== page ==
# Re: Idempotence and "Replication Insensitivity" are equivalent ?

From: William Hughes <wpihughes_at_hotmail.com>
Date: 20 Sep 2006 20:05:22 -0700

Marshall wrote:
> William Hughes wrote:
> > Chris Smith wrote:
> > > <pamelafluente_at_libero.it> wrote:
> > > > What confuses me a little is that I thought that math is a (kind of)
> > > > exact science. But here everything (proofs and definitions) seems that
> > > > can be subject to opinion and I do not see resolutive statements !
> > >
> > > Then I've failed in being clear. Certainly, math is more or less exact.
> > > The ambiguous bit here is how we define what we're talking about.
> > >
> > > Basically, the story so far is that I tried to provide a more precise
> > > definition for what Marshall meant when he said that your "replication
> > > insensitive" functions were equivalent to the set of aggregate functions
> > > that are defined by idempotent binary functions.
> >
> > And as pointed out, only a subclass of functions on M(A)
> > (henceforth turquoise functions) can be definied by binary
> > functions.

```>
```

> Sure. Of course, my formulation of aggregates is not limited
> just to binary functions.
```>
```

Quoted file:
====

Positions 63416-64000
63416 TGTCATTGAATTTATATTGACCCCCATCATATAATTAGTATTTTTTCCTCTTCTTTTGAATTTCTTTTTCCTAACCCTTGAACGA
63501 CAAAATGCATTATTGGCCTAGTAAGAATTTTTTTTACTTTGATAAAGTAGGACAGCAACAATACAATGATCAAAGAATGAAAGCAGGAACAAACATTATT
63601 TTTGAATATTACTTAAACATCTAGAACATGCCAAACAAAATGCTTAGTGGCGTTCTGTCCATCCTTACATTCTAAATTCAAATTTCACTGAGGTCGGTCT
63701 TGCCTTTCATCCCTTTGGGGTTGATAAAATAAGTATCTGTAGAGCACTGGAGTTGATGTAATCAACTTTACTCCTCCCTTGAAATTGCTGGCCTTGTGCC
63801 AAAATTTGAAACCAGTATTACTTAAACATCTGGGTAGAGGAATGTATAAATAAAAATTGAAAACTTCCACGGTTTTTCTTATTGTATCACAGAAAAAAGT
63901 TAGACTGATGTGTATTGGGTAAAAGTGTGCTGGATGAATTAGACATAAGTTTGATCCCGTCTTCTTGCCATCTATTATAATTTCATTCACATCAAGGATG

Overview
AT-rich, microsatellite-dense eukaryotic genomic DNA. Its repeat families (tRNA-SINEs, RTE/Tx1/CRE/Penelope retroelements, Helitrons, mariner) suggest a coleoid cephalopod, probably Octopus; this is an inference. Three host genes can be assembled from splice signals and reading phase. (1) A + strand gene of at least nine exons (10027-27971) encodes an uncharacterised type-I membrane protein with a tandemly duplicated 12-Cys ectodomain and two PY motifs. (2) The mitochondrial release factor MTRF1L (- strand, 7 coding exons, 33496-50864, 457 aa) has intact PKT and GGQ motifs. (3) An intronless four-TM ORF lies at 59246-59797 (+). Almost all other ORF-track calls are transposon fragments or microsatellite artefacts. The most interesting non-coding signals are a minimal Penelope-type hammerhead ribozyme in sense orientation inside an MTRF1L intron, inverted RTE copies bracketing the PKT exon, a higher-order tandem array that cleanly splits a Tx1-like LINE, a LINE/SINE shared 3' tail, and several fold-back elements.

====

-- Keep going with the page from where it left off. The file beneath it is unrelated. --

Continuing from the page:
> Recall:
```>
```

> Type 1:
> f : (A, B -> B)
> e: B
> creates an aggregate of type
> {A} -> B
```>
```

> (A, B not necessarily distinct.)
```>
```

> Type 1b:
> f: (A, A -> A)
> creates an aggregate of type
> {A} -> A
```>
```

> Type 2:
> an arbitrary expression that may include terms of type 1.
```>
```

> (Alternatively you could think of type 1 being simply the case
> of type 2 where the arbitrary expression is the identity function.)
```>
>

> > Marshall's comments can only apply to this

```
> > subset [whether the subset should be called the aggregate
> > functions is a different issue].
```>
```

> Well, at this point I've lost track of which comments you're
> referring to. The conversation is getting long.
```>
>

> > > First, I came up with a way fo defining aggregate functions from binary

> > > functions that I thought was sufficient.  For the functions I defined,
> > > it *is* true that replication sensitivity is equivalent to idempotence
> > > of a binary generating function.  However, it turns out that the
> > > functions I initially defined don't include everything that's commonly
> > > called an aggregate function.
> > >
> >
> > And more importantly does not include commonly used
> > turqoise functions (i.e. median)
> >
> > > So I then made a second attempt to define aggregate functions.  Marshall
> > > also made an attempt, which I believe is equivalent to my second
> > > attempt.
> >
> > Well, it is less than clear that this second attempt does include
> > functions such as the median,you need to be much more
```
> > careful with your definition of the range and domain of g.
> > (g: A^2 -> A doesn't work).
```>
```

> A, A -> A is indeed too restrictive. A, B -> B is the most
> general form. But you also need the final function, if you
> want to address even such relatively simple aggregates